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G7 leaders need to be bold on climate and development 

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The flags of the G7 nations and the EU in front of Schloss Elmau. Photo by Number 10 on flickr.
The flags of the G7 nations and the EU in front of Schloss Elmau. Photo by Number 10 on flickr.

On Sunday, G7 leaders have the chance to set out a bold plan for developing countries to access the finance they need to wean themselves off unstable energy sources – fossil fuels. 

At their 2021 summit last June and again in December, the G7 set the ambition, promising “a step change in our approach to financing quality and sustainable infrastructure”.  

But leaders now have to turn this commitment into action. 

For obvious reasons, political attention has been focused elsewhere recently. Some commentators may be expecting the G7 to play a lacklustre hand on climate and development in the next few days. But it is still possible for G7 leaders to deliver something worthwhile. 

It must be ambitious; anything less would fail to “scale up from billions to trillions in finance”, to borrow the phrase from the G7’s statement in December. At the moment, the pace of investment in sustainable infrastructure in developing economies is far too slow: developing countries (excluding China) invested just $64.3 billion in renewable energy in 2021 according to BloombergNEF.

G7 leaders need to deliver a new mechanism, that won’t get stuck in national legislatures. This new mechanism must mobilise the institutional investor capital that is already backing clean energy in wealthy countries, but is largely avoiding the developing world economies because of perceived political, currency and counterparty risks. It must happen in a way that does not leave renewables projects in developing countries with prohibitive financing costs.  

To achieve this, the mechanism must:  

  1. Result in more blended capital – the most potent mix of donor and private sector money.  
  2. Add to the highly promising Just Energy Transition Partnership programme. This has already been launched for South Africa, and is expected to be extended to India, Indonesia and other coal-heavy countries that are aiming to curb fossil fuel emissions. 
  3. Offer a new regionalised structure of guarantees for mobilising public and private sector investments in the clean energy transition. The challenge is to move from clean infrastructure projects in developing countries being seen as high-risk to a new rating of ‘investment grade’. Investors need to be able to aggregate investments, rather than having to do due diligence on a multiplicity of individual projects.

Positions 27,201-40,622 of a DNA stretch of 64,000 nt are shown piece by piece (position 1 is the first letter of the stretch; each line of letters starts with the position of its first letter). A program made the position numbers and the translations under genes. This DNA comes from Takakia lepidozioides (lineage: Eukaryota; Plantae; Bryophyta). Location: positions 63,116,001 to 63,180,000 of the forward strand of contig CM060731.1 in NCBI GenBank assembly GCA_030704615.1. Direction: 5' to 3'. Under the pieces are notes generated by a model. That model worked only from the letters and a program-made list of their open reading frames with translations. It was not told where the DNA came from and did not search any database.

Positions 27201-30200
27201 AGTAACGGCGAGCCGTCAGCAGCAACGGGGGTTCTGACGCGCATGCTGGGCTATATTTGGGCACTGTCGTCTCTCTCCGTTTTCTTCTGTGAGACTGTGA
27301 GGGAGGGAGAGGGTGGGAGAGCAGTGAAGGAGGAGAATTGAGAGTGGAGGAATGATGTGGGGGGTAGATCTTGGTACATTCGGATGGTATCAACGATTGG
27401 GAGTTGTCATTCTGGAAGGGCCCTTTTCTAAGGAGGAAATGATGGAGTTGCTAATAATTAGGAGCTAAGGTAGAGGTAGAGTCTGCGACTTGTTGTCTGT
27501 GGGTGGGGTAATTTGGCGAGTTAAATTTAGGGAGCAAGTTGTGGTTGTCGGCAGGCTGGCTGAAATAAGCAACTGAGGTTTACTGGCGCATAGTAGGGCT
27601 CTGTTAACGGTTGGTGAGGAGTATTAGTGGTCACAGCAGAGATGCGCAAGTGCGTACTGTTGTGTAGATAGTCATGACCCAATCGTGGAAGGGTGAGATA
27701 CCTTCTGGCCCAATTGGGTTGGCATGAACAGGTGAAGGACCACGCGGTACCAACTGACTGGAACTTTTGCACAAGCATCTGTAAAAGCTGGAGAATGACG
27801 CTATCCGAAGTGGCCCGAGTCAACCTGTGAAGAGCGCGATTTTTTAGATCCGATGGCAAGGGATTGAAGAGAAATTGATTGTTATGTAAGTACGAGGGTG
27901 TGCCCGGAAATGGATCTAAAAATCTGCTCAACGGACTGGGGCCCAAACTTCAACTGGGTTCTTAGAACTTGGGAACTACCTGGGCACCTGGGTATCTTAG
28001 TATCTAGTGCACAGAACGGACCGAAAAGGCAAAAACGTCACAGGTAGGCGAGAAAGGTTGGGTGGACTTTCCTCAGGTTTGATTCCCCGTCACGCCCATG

4. Bring down the credit costs of renewables projects in developing countries, to remove the prohibitive financing costs they currently face. 

If managed skilfully, hazards for private sector investors such as breach of contract can recede. This requires guarantees, but which would only hit donor budgets under the rare circumstances that they are called in.  

There are signs that the beginnings of a G7 global infrastructure investment initiative may emerge at Elmau. President Biden’s National Security Advisor Jake Sullivan teased media with news that Biden will announce such an initiative. It could amount to hundreds of billions of dollars in G7 investments, based on “relatively modest” direct US budget allocations. 

However, there remain questions of quantity and quality: whether the infrastructure will have adequate climate focus, and whether it will have teeth in terms of a sufficient financial envelope to narrow the trillions investment gap. Past US and G7 efforts lacked the financial firepower to achieve the grand scale necessitated by the climate crisis. Media commentators close to the Chinese state have already criticized the announcement pre-emptively, saying: “Biden’s latest pie in the sky once again lacks any filling”.  

The EU and other climate-ambitious G7 countries should advocate for adequate financial firepower and climate focus in the G7 infrastructure initiative. However, to do so they need to contribute a guarantee envelope that mirrors the US contribution to enable a joint G7 push, with sound burden-sharing mechanisms enabling ambition. 

By crafting a G7 infrastructure model that has substance and plays to the strengths of its collective membership, the G7 can prove its critics wrong. Now more than ever, a united front is needed. 

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